Signature Theatre


Through Nov. 15

Smartphones: A Pocket-Size Farce

This modern surreal play by Spanish playwright and director Emilio Williams, presented by Ambassador Theater, deconstructs relations between four egocentric individuals addicted to social media and self-gratification. Two couples and their precarious worlds get too close for comfort stuck in the house of their elusive friend, who may never arrive. While waiting for him and pestering their smartphones to “death,” the group begins to lose their cool. Lies are exposed, masks dropped and secret desires revealed in this fast-paced comedy too ridiculous to be true, or is it? Tickets are $20 to $35.

Mead Theatre Lab at Flashpoint


Nov. 17 to Jan. 3

Kiss Me, Kate

As they try to stage a musical version of Shakespeare’s “The Taming of the Shrew,” sparks fly on and off stage between the show’s director and his leading lady — and ex-wife. Add to the mix passionate young lovers, plus a few musically inclined gangsters’ heavies, and the result is a sharp and witty night with some of Cole Porter’s most immortal songs. Tickets are $20 to $118.

Shakespeare Theatre Company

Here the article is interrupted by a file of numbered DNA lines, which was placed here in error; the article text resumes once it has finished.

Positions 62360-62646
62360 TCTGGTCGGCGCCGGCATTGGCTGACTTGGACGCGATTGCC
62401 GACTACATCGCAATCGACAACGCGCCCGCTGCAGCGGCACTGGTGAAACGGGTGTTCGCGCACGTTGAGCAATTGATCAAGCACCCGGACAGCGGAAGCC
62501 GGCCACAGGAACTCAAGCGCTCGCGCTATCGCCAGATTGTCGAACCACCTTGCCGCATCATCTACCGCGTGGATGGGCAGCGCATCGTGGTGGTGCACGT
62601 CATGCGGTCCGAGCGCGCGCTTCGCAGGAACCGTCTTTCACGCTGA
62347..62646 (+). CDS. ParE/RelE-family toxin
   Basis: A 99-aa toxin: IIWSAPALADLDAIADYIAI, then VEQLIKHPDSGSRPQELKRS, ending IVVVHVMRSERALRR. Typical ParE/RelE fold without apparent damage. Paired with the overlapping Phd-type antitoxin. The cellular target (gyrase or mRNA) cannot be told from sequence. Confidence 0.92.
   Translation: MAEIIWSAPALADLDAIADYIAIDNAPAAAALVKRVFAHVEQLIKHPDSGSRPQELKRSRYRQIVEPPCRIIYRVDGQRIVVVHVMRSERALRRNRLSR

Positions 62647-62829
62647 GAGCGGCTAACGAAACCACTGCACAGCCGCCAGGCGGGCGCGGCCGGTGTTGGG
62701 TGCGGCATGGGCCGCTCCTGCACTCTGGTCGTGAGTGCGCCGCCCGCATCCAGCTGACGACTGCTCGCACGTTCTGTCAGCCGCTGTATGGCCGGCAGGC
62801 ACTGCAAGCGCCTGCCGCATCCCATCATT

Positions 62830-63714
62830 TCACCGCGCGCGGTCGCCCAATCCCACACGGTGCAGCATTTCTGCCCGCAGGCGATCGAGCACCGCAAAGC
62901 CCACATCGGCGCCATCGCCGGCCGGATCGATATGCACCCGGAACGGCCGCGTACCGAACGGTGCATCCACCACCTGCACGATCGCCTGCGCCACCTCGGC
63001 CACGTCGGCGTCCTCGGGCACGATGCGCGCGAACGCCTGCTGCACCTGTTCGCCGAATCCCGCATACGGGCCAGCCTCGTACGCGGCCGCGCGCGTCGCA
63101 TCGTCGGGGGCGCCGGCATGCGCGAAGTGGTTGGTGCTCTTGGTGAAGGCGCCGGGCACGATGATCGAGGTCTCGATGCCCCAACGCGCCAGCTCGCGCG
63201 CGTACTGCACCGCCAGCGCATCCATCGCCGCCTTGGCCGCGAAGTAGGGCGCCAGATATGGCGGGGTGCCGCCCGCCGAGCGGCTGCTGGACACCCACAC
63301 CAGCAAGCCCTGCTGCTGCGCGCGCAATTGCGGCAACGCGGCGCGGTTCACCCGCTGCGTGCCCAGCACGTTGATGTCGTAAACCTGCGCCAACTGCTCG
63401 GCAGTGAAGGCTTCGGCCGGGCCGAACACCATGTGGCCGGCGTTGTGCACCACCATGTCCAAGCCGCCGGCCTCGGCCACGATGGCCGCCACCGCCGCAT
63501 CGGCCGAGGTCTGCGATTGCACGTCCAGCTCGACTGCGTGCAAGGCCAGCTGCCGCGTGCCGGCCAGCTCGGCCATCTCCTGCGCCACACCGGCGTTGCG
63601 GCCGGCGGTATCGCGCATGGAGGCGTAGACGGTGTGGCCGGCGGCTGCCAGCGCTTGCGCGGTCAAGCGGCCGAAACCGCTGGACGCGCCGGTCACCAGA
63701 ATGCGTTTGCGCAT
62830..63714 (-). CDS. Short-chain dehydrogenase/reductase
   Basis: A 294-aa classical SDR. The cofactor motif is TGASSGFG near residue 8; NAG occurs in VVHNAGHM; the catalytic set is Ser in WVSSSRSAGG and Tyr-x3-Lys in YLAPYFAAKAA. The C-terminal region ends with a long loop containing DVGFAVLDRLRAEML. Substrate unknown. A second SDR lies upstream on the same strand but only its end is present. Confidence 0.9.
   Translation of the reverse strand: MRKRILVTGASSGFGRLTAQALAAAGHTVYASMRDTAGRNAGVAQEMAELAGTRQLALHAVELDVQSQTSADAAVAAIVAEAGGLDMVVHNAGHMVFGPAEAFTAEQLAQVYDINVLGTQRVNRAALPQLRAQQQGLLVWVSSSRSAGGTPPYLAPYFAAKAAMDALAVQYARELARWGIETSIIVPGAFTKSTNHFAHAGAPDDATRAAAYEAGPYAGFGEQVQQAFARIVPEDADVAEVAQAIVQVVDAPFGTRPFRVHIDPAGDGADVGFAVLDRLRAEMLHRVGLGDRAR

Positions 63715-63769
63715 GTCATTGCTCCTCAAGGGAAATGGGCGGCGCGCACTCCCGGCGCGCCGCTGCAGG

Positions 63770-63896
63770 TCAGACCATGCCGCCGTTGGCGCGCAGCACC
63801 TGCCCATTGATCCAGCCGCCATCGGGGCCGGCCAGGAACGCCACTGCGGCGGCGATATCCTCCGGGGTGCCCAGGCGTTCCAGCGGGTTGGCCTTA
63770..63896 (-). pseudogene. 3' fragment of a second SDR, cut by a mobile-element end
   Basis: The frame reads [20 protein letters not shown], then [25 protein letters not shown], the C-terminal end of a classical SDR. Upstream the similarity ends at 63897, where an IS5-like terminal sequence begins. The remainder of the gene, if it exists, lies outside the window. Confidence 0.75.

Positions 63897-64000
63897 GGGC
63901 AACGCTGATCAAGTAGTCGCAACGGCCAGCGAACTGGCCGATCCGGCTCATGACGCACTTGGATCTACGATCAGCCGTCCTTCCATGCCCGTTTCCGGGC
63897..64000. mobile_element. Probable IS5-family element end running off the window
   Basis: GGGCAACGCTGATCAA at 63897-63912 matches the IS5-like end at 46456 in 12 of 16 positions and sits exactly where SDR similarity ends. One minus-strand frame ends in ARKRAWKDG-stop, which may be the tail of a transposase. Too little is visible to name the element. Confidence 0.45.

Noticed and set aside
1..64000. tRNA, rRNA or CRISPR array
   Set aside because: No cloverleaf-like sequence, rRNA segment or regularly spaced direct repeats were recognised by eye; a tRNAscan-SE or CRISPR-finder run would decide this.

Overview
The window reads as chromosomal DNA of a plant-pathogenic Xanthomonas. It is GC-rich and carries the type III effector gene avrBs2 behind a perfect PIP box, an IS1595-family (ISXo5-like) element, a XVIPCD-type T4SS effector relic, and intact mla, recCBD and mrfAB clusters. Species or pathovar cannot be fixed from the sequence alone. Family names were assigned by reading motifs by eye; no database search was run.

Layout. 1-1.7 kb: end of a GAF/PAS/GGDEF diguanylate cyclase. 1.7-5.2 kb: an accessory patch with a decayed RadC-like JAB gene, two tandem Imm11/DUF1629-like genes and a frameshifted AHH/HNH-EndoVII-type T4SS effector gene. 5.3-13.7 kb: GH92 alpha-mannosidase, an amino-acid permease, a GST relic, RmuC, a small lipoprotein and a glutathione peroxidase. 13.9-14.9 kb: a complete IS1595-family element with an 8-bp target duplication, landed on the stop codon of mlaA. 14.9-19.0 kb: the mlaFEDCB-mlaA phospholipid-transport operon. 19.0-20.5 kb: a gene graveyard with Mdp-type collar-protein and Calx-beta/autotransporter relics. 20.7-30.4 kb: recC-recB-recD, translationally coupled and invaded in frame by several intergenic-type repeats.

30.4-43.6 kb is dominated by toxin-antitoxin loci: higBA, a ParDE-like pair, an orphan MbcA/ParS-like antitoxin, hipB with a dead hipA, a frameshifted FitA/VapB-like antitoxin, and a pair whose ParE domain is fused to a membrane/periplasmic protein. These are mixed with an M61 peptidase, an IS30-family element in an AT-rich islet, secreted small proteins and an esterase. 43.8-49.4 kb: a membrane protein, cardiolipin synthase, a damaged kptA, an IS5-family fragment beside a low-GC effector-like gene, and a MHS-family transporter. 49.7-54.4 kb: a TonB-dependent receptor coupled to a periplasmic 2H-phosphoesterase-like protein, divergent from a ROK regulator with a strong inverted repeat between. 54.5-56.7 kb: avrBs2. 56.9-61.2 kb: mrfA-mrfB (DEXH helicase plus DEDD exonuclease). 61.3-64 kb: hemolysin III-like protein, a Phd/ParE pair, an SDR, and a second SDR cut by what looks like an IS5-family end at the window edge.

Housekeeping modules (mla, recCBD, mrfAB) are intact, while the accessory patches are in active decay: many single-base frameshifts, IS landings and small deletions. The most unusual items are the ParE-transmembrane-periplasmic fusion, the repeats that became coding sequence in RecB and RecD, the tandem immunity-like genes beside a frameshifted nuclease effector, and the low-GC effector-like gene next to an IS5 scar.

Sidney Harman Hall


Through Nov. 22

Cake Off

It’s the 50th annual Millberry Cake Off. After a chilly pre-heating, hardy contestants Paul and Rita don their aprons, strap on their oven mitts and square off. Armed with whisks, bowls, knives and eggs, the two engage in an increasingly ludicrous all-out brawl — and only one can remain standing when the timer dings. Visit www.sigtheatre.org for ticket information.

Signature Theatre


Through Nov. 29

The Cripple of Inishmaan

Scena Theatre presents Irish playwright Martin McDonagh’s dark comedy set in 1934 on the island of Inishmaan, where residents are excited to learn that a Hollywood film crew has arrived in nearby Inishmore to make a documentary on island life. Many of the locals clamor for their once-in-a-lifetime shot at stardom in desperate efforts to escape poverty, boredom and gossip. A young outcast vies for a role against all odds — and to everyone’s surprise the outcast gets his shot, or so some think. Tickets are $25 to $45.

Atlas Performing Arts Center


Through Dec. 13

Sorry and Regular Singing

The final plays in Richard Nelson’s “The Apple Family Cycle” quartet explore the immediate present and evolving future of the United States. Over meals at the family homestead, the tensions and compromises, affections and resentments of the Apple family’s lives play out against a rapidly changing America. Tickets are $49 to $96.

The Studio Theatre


Through Jan. 3


Charles Dickens’s unforgettable characters burst to life in the Tony Award-winning musical that blends the chaotic worlds of Victorian London with 2015 London to infuse a modern edge to the classic story about an innocent orphan living amongst double-dealing thieves and conmen. Please call for ticket information.

Arena Stage